Summerside, PE - The feature race at Red Shores Summerside was declared a no contest after the starting gate wing fell off at the beginning of the race. One of the entries, Outside the Wire, driven by Brodie MacPhee, suffered some scrapes and bruises in the mishap. There were no other injuries. The Atlantic Sires Stakes for two and three-year-old trotters were in the spotlight during Lobster Festival Week. The stakes were presented by Meridian Farms. Paymenowpaymelater, owned by Wade Peconi, Stachel, won the first two-year stake for Kenny Arsenault and trainer Earl Watts. The time of the mile was 2:07.4. JK Blaze and Walter Cheverie captured the second two-year-old division. Cheverie did the driving for owner, trainer Joe Smallwood, Stratford. Cheverie and Smallwood teamed up to win a three-year-old trot stake with JK Hustler. Seanchai also captured his $8,620 division for trainer Nicholas Oakes, driver Brodie MacPhee and Buntainwood Farm, Brackley Beach. For complete results go to by Lee Drake, for Red Shores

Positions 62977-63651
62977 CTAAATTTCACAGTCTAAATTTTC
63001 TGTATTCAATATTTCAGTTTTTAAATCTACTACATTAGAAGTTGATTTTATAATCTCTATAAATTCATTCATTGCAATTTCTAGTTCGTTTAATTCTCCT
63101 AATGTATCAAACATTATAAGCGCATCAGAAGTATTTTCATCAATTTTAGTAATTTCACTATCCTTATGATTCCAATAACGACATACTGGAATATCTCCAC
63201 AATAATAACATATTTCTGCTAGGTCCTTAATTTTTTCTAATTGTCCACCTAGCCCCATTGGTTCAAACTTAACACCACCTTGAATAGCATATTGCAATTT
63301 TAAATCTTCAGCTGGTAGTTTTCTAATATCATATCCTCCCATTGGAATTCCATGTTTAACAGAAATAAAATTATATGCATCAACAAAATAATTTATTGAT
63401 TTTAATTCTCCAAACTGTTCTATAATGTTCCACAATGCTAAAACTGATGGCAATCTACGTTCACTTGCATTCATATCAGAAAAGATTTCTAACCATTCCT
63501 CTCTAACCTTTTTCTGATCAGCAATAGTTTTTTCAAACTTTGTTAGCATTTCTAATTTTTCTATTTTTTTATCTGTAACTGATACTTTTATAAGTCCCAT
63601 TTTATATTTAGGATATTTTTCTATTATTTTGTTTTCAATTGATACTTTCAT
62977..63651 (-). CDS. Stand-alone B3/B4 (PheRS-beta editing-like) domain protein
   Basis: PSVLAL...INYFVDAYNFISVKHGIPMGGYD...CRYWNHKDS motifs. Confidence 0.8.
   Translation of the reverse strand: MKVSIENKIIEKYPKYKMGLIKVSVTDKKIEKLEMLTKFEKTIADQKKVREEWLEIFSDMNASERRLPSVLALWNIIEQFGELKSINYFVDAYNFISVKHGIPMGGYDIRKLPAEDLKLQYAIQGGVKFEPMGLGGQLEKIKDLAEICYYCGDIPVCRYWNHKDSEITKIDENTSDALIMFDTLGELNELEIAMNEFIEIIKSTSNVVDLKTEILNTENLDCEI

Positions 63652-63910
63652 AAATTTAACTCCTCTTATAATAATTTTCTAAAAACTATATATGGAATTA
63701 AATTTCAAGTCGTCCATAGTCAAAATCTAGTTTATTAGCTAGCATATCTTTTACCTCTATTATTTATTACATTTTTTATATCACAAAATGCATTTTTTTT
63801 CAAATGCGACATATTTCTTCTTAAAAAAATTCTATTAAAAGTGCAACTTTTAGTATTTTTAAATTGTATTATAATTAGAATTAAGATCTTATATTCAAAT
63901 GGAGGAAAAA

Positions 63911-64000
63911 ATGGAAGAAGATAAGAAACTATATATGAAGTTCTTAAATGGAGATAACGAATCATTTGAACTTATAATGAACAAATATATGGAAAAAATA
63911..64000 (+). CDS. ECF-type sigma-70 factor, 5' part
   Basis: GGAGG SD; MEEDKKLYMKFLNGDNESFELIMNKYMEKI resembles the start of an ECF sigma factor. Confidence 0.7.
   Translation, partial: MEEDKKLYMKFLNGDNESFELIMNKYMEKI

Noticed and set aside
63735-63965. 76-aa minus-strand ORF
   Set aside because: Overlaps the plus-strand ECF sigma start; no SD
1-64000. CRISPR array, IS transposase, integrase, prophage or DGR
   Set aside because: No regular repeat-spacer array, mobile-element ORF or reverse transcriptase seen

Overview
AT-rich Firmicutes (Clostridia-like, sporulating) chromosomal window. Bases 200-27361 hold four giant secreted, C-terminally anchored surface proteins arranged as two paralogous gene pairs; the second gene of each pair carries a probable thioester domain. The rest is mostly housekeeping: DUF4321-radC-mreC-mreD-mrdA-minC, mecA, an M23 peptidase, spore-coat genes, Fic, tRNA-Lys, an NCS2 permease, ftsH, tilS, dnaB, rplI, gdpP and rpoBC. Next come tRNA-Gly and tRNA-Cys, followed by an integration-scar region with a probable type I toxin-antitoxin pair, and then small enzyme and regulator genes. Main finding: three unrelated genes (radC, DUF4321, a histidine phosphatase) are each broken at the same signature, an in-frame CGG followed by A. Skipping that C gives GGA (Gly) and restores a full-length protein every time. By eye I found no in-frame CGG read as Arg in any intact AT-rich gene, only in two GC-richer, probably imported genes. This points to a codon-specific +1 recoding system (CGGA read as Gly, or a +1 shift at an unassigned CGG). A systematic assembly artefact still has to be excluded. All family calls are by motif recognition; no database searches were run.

Summerside, PE - It's trot night at Red Shores Summerside Tuesday, with the Atlantic Sires Stakes - Meridian Farms two-year-old and three-year-old trot taking center stage. Post time is 7 pm. Stakes action gets under way in the third race with seven two-year-olds making their career debuts for a purse of $8, 820. Paymenowpaymelater leaving from post 2 is the morning line favourite for owner Wade Peconi of Stanchel. Earl Watts trains the two-year-old Northern Bailey - Credibility filly and will hand the lines to veteran driver Kenny Arsenault. Paymenowpaymelater is coming off an impressive qualifier where she was a going away winner in 2:09 with Arsenault in the sulky. She will do battle with Dusty Lane Jacob from the rail (Clare MacDonald), B J Matador gets post 3 fresh off a 2:13.3 qualifying victory for owner-trainer Bert Honkoop, Brian MacPhee will do the driving. The field also includes Bayriver (3-1), Oceanview Roz (6-1), Rustico Lighthouse (7-2) and Phoenician (10-1). Race 5 features the first division of the three-year-old trotters, Saulsbrook Pippa has been saddled with post 6 after a 2:03.1 victory in the Maple Leaf Trot with Corey MacPherson in the bike. The winner of $11,681 in lifetime earnings is owned by John Pineau of Hunter River and Myron Ford of Harrington, Pineau also handles the training duties, MacPherson will drive. Wait For Me will have post one in the second division of the two-year-old trotters, Wait For Me is a full sister to former Maritime Champion and Red Shores Summerside's current track record holder Waiting On A Woman. The daughter of Northern Bailey - Southwind Faith is owned and bred by Mitchell and David Tierney, Mark McKinnon does the training and driving. Last season's Maritime Breeders and Breeders Crown champion Phantom Beau will compete in the final division of the three-year-old trotters. He was victorious in his last start for owner Peter Breau of Moncton. Phantom Beau will leave from post 7 at 4-1 odds, Pineau does the training and Arsenault will handle the driving duties against seven other rivals. Oceanview Rose is one of those rivals, she picked up a 205.4 victory in her division of the Maple Leaf Trot last Wednesday for owner-trainer Bill Roloson, Mike Stevenson who is closing in on win number 1,500, will drive. Outside The Wire is the morning-line choice in the Race 11 feature, last time out he was a winner in 157.1 for owners Andrew Avery and John Brodrick, Craig Avery is the trainer and Brodie MacPhee will do the driving from post 4. Putnam Mackenzie leaving from the 3 spot ships in from Ontario where she was a winner in her last start in 1:56 over the powerful Woodbine circuit, Kent Livingston of Cornwall and Dan Livingston of Stratford are now the owners with Alan Taylor taking over the training duties from former Gold Cup and Saucer winner Dean Nixon, Gary Chappell is scheduled to do the driving. The rest of the field includes Tyber Champ (Edward Strongman), Capitalism (Jason Hughes), All Out (Kenny Murphy) and R Sonoflife (Marc Campbell). For the complete list of entries, results or live broadcast go to by Bo Ford, for Red Shores